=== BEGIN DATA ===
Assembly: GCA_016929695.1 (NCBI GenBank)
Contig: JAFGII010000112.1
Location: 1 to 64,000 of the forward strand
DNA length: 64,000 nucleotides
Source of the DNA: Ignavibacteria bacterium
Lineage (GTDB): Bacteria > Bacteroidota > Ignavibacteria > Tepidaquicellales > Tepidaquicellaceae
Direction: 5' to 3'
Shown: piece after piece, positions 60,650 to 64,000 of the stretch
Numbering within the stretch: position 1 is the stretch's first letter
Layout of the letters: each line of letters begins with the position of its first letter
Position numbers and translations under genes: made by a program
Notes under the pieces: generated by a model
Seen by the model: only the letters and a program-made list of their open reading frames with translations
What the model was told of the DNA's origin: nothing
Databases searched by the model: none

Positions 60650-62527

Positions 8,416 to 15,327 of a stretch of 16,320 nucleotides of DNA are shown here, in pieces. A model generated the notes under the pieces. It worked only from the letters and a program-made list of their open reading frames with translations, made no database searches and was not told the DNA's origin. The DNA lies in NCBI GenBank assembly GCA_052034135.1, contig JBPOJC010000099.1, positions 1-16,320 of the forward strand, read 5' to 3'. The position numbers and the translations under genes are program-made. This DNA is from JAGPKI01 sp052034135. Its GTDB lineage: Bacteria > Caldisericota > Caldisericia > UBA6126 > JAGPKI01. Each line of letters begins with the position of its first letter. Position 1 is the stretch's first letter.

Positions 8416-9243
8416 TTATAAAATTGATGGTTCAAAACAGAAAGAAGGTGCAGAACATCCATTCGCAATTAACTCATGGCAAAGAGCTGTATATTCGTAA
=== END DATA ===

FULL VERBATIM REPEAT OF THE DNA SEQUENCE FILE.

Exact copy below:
Assembly: GCA_016929695.1 (NCBI GenBank)
Contig: JAFGII010000112.1
Location: 1 to 64,000 of the forward strand
DNA length: 64,000 nucleotides
Source of the DNA: Ignavibacteria bacterium
Lineage (GTDB): Bacteria > Bacteroidota > Ignavibacteria > Tepidaquicellales > Tepidaquicellaceae
Direction: 5' to 3'
Shown: piece after piece, positions 60,650 to 64,000 of the stretch
Numbering within the stretch: position 1 is the stretch's first letter
Layout of the letters: each line of letters begins with the position of its first letter
Position numbers and translations under genes: made by a program
Notes under the pieces: generated by a model
Seen by the model: only the letters and a program-made list of their open reading frames with translations
What the model was told of the DNA's origin: nothing
Databases searched by the model: none

Positions 60650-62527

Positions 8,416 to 15,327 of a stretch of 16,320 nucleotides of DNA are shown here, in pieces. A model generated the notes under the pieces. It worked only from the letters and a program-made list of their open reading frames with translations, made no database searches and was not told the DNA's origin. The DNA lies in NCBI GenBank assembly GCA_052034135.1, contig JBPOJC010000099.1, positions 1-16,320 of the forward strand, read 5' to 3'. The position numbers and the translations under genes are program-made. This DNA is from JAGPKI01 sp052034135. Its GTDB lineage: Bacteria > Caldisericota > Caldisericia > UBA6126 > JAGPKI01. Each line of letters begins with the position of its first letter. Position 1 is the stretch's first letter.

Positions 8416-9243
8416 TTATAAAATTGATGGTTCAAAACAGAAAGAAGGTGCAGAACATCCATTCGCAATTAACTCATGGCAAAGAGCTGTATATTCGTAA